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    $\begingroup$ It was encoded in 0075 for transmission to the German embassy in DC, decoded there (to the original message), then encoded in 13040 for transmission to Mexico - So we have Encode A, Decode A, Encode B, Decode B $\endgroup$ – Eugene Styer Mar 3 '20 at 16:14

Anyone could be confused by this, especially by the part about the Zimmermann telegram.

Codebooks come in three flavors: one-part, two-part, and hybrid. You described a one-part codebook. These are somewhat vulnerable to guessing because they are alphabetical for both plaintext and ciphertext. For example, using English, if you know that 22667 stands for Vienna, then 24556 must be something that starts with W, X, Y, or Z. Two-part codebooks have, according to Merriam-Webster, "an encoding part listing the plaintext segments in alphabetical and logical order each with its code group or groups assigned at random and a decoding part listing in alphabetical or numerical order the code groups with their plaintext equivalents." They are less vulnerable to guessing.

Short Answer

Since the one-part codebooks were somewhat vulnerable to cryptanalysis, superencryption was often employed. In World War 1, diplomatic and field army communications were often super-encrypted at the time of transmission with a substitution table or an additive-- which usually did very little good, especially for the Germans. On page 252 of the 1967 edition (Macmillan Company) of The Codebreakers, David Kahn goes into detail about how superencryption was done: "...super-encipherment was a form of substitution; the 'alphabet' was an ordinary scale of numbers. This method added a key number, called an 'additive,' to the original code number, called the 'plain code' or 'placode.' The sum constituted the final cryptogram..."

Long Answer

During World War 1, the German embassy in Washington D.C. received what would be called the Zimmermann telegram, which had been encoded with German diplomatic code 0075. Relatively new, this codebook had been in use since mid-1916. [1] They forwarded the telegram to the German legation in Mexico City by simply re-encoding the plaintext they had just resolved from code 0075. The problem would be that they chose an old German diplomatic code, 13040, to re-encode the telegram—just as the British thought they would (Dooley, p. 92). 13040 had been around since 1907. [2] Over the years, the British had broken 13040, a one-part/two-part hybrid, the old-fashioned way: painstaking effort. [3] The Germans in Mexico City did not have 0075, but they did have the much weaker 13040. In short, a decoded ciphertext was re-encoded with another codebook, one that had been broken. Mysteriously, there was no superencryption—not that this would have helped because using additives before transmission did not tend to slow down the British. In this case, the Brits already had enough plaintext to understand the message, especially the stunning news about unrestricted submarine warfare against the United States. [4] Barbara Tuchman, in her highly-regarded book about the Zimmermann telegram, writes:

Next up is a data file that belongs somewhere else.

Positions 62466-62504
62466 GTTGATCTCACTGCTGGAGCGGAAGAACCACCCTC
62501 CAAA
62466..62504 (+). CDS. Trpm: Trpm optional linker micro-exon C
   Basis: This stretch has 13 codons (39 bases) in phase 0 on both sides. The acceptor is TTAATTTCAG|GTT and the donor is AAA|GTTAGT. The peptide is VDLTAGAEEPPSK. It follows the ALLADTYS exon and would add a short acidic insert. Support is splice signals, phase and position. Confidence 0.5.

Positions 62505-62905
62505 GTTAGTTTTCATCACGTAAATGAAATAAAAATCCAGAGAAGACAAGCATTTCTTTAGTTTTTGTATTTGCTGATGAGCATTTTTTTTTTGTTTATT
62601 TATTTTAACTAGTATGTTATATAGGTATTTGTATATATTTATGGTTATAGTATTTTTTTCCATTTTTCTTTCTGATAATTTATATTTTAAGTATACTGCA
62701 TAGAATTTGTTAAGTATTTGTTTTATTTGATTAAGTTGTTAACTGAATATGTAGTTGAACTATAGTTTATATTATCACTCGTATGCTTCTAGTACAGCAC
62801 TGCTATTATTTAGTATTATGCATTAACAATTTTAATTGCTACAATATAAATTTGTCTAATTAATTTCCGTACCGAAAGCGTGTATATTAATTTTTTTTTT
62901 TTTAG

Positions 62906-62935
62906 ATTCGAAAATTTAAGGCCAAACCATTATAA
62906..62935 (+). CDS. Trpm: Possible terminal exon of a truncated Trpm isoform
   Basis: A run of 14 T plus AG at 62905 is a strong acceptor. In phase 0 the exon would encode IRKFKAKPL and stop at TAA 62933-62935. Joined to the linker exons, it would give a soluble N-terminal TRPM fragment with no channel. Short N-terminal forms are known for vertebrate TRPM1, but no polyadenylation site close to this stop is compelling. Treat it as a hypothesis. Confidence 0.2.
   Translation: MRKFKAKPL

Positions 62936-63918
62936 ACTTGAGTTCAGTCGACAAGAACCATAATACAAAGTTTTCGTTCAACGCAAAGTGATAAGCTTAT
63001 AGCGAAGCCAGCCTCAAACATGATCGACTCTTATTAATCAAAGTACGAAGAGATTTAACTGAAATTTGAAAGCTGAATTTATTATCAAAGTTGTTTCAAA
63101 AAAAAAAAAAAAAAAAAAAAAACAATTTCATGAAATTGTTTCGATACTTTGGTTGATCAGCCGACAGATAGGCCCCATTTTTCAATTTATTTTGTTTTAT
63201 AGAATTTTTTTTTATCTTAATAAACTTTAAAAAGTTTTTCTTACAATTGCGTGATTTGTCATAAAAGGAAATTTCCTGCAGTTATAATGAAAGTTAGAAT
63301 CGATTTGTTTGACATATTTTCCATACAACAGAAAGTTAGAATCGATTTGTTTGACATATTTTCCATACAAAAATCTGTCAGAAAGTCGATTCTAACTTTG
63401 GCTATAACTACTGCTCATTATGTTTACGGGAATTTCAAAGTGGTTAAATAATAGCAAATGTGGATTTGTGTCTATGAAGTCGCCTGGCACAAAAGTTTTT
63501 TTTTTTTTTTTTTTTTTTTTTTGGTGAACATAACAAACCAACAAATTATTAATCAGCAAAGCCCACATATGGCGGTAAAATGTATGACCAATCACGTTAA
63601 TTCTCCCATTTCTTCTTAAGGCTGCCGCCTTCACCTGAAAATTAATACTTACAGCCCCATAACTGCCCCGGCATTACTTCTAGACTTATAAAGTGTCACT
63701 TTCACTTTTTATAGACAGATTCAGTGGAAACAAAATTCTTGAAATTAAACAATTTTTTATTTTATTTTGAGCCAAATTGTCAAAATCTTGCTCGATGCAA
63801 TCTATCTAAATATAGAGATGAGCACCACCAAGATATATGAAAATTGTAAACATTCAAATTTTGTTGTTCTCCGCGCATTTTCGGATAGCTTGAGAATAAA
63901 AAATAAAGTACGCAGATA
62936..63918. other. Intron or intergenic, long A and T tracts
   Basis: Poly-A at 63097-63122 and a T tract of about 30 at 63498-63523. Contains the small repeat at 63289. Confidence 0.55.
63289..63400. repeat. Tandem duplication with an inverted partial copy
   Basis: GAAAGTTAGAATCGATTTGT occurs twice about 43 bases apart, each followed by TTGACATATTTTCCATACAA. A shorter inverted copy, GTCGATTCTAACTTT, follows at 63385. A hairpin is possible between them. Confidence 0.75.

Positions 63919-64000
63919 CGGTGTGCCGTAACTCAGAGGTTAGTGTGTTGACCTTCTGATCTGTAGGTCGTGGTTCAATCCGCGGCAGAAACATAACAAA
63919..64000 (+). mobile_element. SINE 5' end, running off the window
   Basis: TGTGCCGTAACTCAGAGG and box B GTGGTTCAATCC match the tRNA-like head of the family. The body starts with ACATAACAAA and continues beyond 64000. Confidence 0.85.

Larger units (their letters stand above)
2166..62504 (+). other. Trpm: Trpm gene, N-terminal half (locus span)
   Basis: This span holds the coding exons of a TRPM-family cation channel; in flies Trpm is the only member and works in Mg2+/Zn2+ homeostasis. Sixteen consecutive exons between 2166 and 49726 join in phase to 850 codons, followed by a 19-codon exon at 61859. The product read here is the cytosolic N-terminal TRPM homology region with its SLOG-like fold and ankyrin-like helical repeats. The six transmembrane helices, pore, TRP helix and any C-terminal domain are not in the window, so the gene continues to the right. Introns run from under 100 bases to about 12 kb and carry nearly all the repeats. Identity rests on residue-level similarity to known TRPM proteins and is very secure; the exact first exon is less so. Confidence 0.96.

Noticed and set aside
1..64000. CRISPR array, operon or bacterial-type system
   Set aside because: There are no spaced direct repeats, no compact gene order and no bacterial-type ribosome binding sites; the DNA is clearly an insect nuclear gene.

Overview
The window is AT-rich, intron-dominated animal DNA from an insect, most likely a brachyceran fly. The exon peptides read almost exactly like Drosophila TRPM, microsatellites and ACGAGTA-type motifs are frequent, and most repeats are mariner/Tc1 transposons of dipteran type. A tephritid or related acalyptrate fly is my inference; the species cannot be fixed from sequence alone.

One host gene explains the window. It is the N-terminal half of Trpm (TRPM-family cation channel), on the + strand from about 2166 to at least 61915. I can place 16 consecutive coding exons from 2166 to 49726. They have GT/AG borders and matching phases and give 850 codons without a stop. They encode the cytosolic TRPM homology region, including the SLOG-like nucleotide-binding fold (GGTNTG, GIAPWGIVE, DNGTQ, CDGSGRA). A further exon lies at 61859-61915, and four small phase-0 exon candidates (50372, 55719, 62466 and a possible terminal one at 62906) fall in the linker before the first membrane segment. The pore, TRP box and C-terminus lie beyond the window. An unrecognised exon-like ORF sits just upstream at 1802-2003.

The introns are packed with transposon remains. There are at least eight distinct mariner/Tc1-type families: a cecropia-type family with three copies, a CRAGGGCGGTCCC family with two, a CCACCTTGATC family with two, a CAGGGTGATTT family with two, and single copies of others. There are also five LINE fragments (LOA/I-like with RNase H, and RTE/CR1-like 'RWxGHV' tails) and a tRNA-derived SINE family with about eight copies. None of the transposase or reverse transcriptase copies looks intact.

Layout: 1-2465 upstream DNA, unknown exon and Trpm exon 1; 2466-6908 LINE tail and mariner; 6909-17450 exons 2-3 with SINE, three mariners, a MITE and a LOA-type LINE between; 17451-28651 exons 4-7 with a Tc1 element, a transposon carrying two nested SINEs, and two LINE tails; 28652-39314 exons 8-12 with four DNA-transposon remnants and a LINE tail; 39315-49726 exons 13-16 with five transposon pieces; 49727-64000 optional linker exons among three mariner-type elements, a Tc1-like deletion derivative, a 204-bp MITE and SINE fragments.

"Generally, although not always, when the Germans used code they wrapped it inside an extra covering of cipher; that is, they enciphered the code. The key to the encipherment they changed frequently—as time went on, every twenty-four hours. But, being orderly Germans, they changed it according to an orderly system which, once solved by the cryptanalysis of Room 40, could be solved again each time by progressing according to a constant pattern. For some reason still obscure, the Zimmermann telegram, when it was sent, was not put in enciphered code." [5][6]

When the message was sent from Berlin--16 January 1917--the British had only partially broken 0075. But they had been very hard at work. They later came up with a romantic story--about a suitcase from Iran containing Code Book 13040 showing up in England [7]—to cover their collection and cryptanalysis efforts, both of which were intense. In fact, they had been spying on American diplomatic cables, sent over copper wire, thanks to their relay station in Cornwall, where they intercepted the Zimmerman Telegram and broke enough of it to learn its meaning. The Germans had actually sent their cable from the U.S. embassy in Berlin for forwarding.